provisionally, i admire david cameron's go-it-alone approach with regard to europe. i wouldn't frame this in terms of sovereignty myself, but rather just say that, other things being equal, i'm in favor of balkanization, fragmentation. it's hard not to realize that though the euro had some good effects there for awhile, when the thing starts to go bad, you are at the mercy of forces completely beyond your control. surely merkel is having that sensation, but so is the government of greece. the problem with centralization of huge swathes of geography and economy is the extreme distance it imposes between individual and community will and action and the actual decisions that affect them. the more distant power is from all the sites over which it operates, the less accountable to any it can possibly be. one loses all control at the level of multi-national bodies over one's own fate, and one loses all responsibility.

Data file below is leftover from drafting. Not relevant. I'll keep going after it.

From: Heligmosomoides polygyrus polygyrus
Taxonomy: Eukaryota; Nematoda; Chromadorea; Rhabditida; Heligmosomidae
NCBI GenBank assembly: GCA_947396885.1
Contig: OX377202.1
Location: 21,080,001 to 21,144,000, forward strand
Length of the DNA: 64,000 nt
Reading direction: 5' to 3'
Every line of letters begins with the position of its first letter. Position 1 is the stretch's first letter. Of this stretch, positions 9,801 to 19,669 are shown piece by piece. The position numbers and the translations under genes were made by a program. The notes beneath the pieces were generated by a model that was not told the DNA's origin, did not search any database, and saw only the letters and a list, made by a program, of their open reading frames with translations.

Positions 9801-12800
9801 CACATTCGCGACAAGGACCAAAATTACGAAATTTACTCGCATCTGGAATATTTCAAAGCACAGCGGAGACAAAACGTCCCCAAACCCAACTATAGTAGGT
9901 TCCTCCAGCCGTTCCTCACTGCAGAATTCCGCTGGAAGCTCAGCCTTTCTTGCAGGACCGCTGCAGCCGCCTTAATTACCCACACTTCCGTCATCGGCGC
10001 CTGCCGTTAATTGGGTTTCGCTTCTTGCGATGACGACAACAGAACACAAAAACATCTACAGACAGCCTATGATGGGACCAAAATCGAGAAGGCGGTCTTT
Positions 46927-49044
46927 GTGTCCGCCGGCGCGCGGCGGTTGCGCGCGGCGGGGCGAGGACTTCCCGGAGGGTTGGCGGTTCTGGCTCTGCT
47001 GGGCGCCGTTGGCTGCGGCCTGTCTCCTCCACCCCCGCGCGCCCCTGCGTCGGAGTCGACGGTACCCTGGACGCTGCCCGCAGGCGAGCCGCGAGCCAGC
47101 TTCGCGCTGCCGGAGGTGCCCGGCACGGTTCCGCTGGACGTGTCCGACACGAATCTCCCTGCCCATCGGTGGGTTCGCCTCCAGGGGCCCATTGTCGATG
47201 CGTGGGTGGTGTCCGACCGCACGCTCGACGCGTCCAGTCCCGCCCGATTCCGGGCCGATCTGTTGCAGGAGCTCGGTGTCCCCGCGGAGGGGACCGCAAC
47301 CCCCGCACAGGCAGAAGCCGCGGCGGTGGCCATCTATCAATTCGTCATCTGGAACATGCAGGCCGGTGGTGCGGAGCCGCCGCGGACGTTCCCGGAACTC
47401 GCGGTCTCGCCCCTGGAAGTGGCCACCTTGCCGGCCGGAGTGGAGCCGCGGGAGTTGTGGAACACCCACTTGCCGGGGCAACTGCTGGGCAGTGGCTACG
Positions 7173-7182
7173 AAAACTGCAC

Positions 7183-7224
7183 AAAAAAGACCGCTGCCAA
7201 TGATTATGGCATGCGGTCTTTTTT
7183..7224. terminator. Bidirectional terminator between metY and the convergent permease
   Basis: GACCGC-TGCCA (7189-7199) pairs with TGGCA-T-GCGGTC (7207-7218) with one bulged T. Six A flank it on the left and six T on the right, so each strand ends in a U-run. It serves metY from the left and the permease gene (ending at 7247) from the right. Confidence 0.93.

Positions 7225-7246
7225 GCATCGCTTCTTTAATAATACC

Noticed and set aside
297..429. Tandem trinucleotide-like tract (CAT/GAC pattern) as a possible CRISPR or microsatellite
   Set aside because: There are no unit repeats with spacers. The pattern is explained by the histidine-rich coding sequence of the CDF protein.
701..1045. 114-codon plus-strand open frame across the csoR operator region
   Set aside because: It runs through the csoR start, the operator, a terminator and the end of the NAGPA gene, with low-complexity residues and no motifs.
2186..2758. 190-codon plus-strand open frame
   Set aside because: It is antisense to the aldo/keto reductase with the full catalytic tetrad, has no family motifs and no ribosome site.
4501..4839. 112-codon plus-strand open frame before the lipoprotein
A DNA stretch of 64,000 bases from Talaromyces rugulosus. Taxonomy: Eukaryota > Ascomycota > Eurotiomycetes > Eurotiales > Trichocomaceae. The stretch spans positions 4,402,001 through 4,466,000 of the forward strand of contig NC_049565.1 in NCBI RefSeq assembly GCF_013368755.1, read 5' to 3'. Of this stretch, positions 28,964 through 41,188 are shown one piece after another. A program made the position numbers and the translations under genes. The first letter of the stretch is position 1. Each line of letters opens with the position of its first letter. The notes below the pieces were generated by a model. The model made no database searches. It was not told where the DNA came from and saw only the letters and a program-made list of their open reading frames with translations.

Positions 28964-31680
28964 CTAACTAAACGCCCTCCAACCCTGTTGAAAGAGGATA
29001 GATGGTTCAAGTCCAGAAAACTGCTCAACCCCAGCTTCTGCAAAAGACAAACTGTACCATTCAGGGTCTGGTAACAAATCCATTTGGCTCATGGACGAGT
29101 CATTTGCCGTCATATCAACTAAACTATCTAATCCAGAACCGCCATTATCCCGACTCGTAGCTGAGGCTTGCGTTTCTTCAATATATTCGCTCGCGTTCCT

'sovereignty' in this case is an alternative way of saying that. but you could make the same case for scottish or welsch independence, or really, breaking political and economic power down into local communities. you might be able to achieve greater prosperity for some bit of time by consolidation, but then you are at the mercy of the powers constituted, and when things go wrong you are unable to do anything to shape your own destiny. that's why i'm a proud splittist. it's easy to picture the further consolidation of europe at this point as something that many people in many countries come deeply to regret in the long run: merely a way of generalizing the meltdown.